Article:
The Bull

Saturday 25

November, 2017 1:10 PM



IG Research - The long and the short of it

IG Research - The long and the short of it

The FOMC statement and news flow from the WSJ that Trump has appointed Powell as Fed chair will garner the lion?s share of the headlines.

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02.11.2017 08:21 AM

The FOMC statement and news flow from the WSJ that Trump has appointed Powell as Fed chair will garner the lion’s share of the headlines. However, looking back over the session that was, one can argue that the bigger influence has been the miss to the October US ISM manufacturing, with the index printing a slower pace of growth at 58.7.

This manufacturing print has to be a focal point going forward because we can go back to the 1980’s and see that moves into 60 on this index have historically marked tops, where we tend to see swift reversals and pain in the US economy. I am not saying that will occur this time around, but it pays to watch and this time around we may even get a fiscal boost from tax reform in 2018. Either way, we saw a decent bid in US fixed income, specifically from the seven-year US Treasuries and longer maturities and this has seen the 2’s vs 10-year treasury curve flatten three basis points (bp) and at 74bp is now the flattest since July 2016. 


(Source: Goldman Sachs)

Let’s not forget that at 58.7, US manufacturing index is still painting a very strong picture and while we have seen longer-term inflation expectations falling it hasn’t dented confidence in equities or high yield credit to any great capacity. In fact, if we look at the FOMC statement that came out four hours after the ISM manufacturing read we can further positive signs, where traders have assessed the statement as a green light to increase short-term rate expectations, with the underlying tone of the wording somewhat more upbeat than some had been expecting. So looking at the interest rate markets, we have seen the implied probability of a December hike increasing to 87%, while perhaps, more importantly, we can see the market now discounting 58bp (+3bp on the session) by the end of 2018 and 76bp (+3.5bp) by the end of 2019. The reaction formed largely on the narrative that the US economy is no longer “rising moderately”, but is now undergoing “a solid pace”, although the central bank is describing inflation as “soft”.

G10 FX has been thrown around by gyrations in fixed income, but on the day we can see the US dollar up 0.3%. After the US equity close, the WSJ reported that Trump “is said to have picked Powell as Fed chair”, which won’t surprise as this has largely been in the price for a few days and if anything confirms the notion that Trump perhaps doesn’t like to surprise markets.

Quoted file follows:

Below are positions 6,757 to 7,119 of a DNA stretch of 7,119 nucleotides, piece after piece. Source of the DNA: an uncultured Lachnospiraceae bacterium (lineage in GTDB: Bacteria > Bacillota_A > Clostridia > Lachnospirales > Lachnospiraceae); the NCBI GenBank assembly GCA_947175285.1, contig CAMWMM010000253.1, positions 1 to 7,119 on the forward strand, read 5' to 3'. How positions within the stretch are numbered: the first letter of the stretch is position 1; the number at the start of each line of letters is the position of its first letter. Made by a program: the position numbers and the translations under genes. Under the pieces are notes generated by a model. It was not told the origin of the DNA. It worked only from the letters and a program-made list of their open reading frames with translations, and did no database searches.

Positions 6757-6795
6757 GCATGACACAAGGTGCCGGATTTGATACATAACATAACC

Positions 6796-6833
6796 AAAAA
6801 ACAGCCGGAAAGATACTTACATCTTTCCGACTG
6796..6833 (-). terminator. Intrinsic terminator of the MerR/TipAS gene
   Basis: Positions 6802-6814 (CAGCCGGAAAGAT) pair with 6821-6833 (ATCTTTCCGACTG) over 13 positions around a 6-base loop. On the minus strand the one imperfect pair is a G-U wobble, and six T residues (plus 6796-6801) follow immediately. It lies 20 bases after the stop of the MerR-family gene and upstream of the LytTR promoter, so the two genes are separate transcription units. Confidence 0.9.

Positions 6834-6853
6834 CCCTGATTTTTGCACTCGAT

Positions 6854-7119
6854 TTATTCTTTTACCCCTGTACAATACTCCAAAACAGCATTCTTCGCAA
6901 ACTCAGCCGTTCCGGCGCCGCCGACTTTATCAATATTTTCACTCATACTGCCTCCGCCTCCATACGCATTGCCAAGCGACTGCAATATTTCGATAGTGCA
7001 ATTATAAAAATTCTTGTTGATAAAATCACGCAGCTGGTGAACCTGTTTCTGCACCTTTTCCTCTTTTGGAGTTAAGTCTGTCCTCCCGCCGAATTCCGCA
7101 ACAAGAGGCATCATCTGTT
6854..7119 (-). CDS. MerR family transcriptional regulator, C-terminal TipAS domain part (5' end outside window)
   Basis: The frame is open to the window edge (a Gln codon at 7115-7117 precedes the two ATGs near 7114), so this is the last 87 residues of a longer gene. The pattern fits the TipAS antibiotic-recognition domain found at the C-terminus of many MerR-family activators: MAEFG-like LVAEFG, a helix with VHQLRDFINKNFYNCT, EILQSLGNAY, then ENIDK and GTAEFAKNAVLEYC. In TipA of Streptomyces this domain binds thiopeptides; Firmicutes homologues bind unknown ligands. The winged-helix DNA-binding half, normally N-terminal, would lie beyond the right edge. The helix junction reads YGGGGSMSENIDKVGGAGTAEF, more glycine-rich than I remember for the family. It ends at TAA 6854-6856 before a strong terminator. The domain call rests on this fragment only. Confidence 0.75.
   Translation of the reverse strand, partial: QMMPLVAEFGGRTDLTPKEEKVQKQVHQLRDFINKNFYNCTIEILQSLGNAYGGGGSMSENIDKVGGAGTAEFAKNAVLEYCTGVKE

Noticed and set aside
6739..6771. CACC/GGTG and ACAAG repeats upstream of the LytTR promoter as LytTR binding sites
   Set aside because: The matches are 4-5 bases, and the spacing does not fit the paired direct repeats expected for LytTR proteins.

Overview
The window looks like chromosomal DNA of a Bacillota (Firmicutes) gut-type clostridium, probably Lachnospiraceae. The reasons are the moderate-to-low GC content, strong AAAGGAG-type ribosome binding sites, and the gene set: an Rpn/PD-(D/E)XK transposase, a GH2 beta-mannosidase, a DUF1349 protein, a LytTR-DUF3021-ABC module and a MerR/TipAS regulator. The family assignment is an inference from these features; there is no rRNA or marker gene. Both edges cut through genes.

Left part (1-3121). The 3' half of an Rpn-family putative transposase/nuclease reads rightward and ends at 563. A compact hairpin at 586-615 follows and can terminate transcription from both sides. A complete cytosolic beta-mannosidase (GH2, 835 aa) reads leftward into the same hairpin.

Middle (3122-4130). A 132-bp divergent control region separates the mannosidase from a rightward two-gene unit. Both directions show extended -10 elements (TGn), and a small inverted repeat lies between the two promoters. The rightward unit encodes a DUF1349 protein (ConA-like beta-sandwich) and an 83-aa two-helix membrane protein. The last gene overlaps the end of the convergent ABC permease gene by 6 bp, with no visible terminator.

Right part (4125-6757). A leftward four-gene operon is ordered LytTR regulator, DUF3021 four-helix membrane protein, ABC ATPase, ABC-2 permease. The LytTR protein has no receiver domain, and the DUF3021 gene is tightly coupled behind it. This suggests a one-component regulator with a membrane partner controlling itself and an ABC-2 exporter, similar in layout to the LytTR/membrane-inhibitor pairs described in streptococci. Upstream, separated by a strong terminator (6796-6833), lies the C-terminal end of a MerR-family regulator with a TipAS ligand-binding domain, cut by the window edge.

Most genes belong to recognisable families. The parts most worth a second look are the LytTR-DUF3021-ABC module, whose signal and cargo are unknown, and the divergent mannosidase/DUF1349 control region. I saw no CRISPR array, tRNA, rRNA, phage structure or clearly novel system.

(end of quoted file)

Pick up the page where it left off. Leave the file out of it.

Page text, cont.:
AUD/USD traded into $0.7696 after the ISM manufacturing but is trading a touch lower at $0.7671 at the time of writing. GBP has had a mixed session, with all eyes on the Bank of England policy decision at 23:00 aest, where the market is some 90% priced for a hike, so the rates market and sterling will largely key off the urgency portrayed in the MPC statement and from Mark Carney’s press conference (and inflation report) some 30 minutes later. One to watch.

The S&P 500 started the day on the front foot trading into 2588, but traders preference was to fade the move taking the index back to the flat line before buyers stepped back in, where saw the market grind somewhat higher into the close. Post-market we saw Facebook report solid numbers, although shares are only up 1.2% in the after-hours trade.

In terms of sector leads, energy has worked well, closing up 1.1% despite US crude and Brent prices closing a touch lower on the day, which is interesting given we have seen a bigger than expected decline in crude and gasoline inventories. Some focus here on the fact that we have seen the US crude futures curve go into backwardation, with the front-month futures contract is trading at a premium to the June 2018 contract – see the Bloomberg screenshot below. This, in itself could act as a headwind for further appreciation in the barrel. 


We can also see the materials sector closing up 0.6%, but I would expect the ASX 200 materials sector to fire ahead today, with BHP right at the helm and we see BHP opening over 1% higher (based on its ADR). Spot iron ore closed up 1.4%, while in the Dalian futures space we have seen iron ore, steel, and coking coal close up 2.2%, 1%, and 5% respectively. Copper has also had a better time, closing up 1.4%.

So aggregating all the news we can see SPI futures up mere four points at 5936, although at one stage we did see the index trade up to 5952, which was the highest level since May 2015. The bulls couldn’t quite hold this level though, but that said, we still see the ASX 200 testing its own year-to-date high of 5956.52 on open, so the target for the bulls is to push for a session close above this high and there is plenty for traders to focus on, including focusing on moves in the Nikkei, Kospi and Hang Seng, which are all trending beautifully. On the docket then we get NAB’s 2H17 earnings, while on a more macro theme traders will assess portfolio risk ahead of Apple result tomorrow (07:30 aest), Trump’s announcement speech of the new Fed chair and US payrolls report (consensus 312,000 jobs, average hourly earnings +2.7%).

Originally published by Chris Weston, Chief Market Strategist, IG
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